• Increased business rates for Burslem MRF (previously paid by the contractor) – unknown
  • Changes to Fowlchurch depot ““ interim arrangements – £20,000
  • Increased cost of disposal of green and food waste

Under the old scheme:

  • Green Waste Tonnes ““ 7,500 tonnes x £26.00 = £195,000

Under the enhanced scheme:

  • Green & Food Waste Tonnes ““ 16,000 tonnes x £65 = £1,040,000
  • Additional cost – £845,000
  • Increased costs of disposal of green waste from Household Waste sites – unknown
  • Increased costs of park and highways green waste disposal – unknown (The real reason why grass cuttings were left on the verge)
  • Change in costs of disposal of dry recyclables (paper, plastic etc.) – unknown
  • Loss of revenue from Newcastle BC @ £7.00/tonne – unknown (Newcastle used the Burslem MRF until they were kicked out)
  • Cost of diversion of waste from Waste to Energy plant – £645,000
  • Costs of TUPE staff from Abitibi to Council ““ unknown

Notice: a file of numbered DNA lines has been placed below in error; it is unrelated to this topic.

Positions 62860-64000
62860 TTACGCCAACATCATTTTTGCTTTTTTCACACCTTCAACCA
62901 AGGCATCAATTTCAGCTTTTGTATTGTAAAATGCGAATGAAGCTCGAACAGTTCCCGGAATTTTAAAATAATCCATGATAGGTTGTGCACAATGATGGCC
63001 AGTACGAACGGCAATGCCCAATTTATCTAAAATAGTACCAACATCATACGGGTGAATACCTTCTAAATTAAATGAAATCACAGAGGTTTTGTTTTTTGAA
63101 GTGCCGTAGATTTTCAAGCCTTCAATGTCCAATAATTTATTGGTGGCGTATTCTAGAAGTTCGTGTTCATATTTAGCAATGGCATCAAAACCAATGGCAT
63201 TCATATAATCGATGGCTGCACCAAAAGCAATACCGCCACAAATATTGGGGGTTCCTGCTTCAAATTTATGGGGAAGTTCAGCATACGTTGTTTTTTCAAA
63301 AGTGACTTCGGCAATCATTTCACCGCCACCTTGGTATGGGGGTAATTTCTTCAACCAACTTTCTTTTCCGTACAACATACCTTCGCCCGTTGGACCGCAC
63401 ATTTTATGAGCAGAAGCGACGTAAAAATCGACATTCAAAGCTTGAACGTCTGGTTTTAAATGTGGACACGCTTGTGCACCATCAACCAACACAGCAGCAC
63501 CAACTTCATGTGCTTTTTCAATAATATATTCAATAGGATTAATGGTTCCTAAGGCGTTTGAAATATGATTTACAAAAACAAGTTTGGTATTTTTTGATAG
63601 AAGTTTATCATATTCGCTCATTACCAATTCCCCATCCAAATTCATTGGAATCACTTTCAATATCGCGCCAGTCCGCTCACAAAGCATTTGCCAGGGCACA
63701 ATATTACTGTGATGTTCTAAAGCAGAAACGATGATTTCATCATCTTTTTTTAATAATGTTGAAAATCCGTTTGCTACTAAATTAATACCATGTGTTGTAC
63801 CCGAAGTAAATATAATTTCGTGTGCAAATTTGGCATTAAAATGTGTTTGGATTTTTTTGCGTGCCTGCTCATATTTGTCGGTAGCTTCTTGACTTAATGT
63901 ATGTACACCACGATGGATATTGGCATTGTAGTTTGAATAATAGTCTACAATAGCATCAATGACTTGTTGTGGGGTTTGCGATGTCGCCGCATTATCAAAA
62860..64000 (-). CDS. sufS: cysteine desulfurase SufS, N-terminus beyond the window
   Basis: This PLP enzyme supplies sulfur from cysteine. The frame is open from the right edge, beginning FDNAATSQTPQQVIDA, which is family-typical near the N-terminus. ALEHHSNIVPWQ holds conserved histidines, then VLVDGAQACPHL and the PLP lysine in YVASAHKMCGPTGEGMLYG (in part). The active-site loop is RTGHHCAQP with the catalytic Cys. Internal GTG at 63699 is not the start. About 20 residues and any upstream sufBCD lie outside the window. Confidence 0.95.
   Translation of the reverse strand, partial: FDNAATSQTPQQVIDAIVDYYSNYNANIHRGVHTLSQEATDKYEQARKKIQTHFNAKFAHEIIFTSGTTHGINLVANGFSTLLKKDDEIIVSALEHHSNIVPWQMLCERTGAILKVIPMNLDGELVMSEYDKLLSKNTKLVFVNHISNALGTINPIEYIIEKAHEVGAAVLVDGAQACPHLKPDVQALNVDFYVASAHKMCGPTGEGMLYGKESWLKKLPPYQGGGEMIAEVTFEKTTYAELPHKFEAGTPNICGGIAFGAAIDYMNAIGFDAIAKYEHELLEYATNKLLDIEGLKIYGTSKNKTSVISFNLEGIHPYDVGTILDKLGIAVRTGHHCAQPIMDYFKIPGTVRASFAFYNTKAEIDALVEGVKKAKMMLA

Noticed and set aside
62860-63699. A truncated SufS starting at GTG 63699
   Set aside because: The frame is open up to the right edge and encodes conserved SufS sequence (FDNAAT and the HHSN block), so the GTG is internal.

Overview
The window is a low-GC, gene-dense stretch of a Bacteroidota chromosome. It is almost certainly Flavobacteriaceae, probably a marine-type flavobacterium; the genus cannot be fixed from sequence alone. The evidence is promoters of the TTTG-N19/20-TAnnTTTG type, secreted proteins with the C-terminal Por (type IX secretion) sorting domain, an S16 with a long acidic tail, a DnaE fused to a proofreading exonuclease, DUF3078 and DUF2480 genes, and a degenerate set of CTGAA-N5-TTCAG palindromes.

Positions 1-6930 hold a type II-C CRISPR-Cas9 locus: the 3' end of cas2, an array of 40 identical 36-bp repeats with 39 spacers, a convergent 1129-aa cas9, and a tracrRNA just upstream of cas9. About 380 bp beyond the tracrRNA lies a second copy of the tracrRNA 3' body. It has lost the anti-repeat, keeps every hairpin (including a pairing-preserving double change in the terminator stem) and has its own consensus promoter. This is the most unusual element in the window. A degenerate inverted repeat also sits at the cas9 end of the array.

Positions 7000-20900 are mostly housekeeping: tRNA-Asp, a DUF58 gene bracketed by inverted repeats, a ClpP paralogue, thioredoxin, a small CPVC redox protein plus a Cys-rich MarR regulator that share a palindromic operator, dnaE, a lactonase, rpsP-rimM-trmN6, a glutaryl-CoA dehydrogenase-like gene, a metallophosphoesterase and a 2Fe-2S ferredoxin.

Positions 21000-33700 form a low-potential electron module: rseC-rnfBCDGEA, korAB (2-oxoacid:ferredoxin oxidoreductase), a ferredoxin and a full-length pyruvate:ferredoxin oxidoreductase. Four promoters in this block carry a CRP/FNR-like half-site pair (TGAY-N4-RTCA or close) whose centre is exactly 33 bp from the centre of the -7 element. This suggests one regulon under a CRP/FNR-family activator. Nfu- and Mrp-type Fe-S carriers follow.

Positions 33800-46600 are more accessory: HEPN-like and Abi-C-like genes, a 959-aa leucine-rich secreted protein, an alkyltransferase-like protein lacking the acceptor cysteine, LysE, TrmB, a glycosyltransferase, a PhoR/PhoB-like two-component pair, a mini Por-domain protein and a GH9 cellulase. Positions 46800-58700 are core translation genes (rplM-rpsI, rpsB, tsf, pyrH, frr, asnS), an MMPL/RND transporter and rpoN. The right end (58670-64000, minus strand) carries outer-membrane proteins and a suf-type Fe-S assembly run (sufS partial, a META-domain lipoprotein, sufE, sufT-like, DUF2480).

• Additional staff brought in to manage scheme;
    2 assistant recycling officers plus 1 coordinator – £75,000

Total Costs not budgeted for – £3,498,170

The purchase of the blue wheelie bins cost the City £1.6million but was not necessary and indeed the Government body appointed by the Council to advise on the scheme, WRAP, advised the Council to go down a different route that did not require purchase of wheelie bins. WRAP advised the use of multi compartment vehicles to allow kerbside sorting of dry recyclables, together with separate collections for food waste and garden waste.

The details are as follows;

  1. The Council appointed WRAP to advise on measures to increase recycling in the City to achieve recycling targets laid down in legislation
  2. WRAP produced a report based on improving the established kerbside sorting scheme and introducing collection of food waste. WRAP concluded that an improvement to this scheme including a weekly collection of food waste (separate from garden waste) would be the best scheme and would only entail the purchase of kitchen caddies (@£2ish each) for the food waste. In their report WRAP never advised the Council to purchase new wheelie bins as none were needed for their preferred method of collection. WRAP are also critical of the scope of the report as they were not asked to include disposal costs. WRAP decided to do so anyway.
  3. The WRAP report was buried, Cllrs were not advised of its existence and no Cllrs saw it until recently. WRAP offered to present to cabinet but this offer was ignored by officers.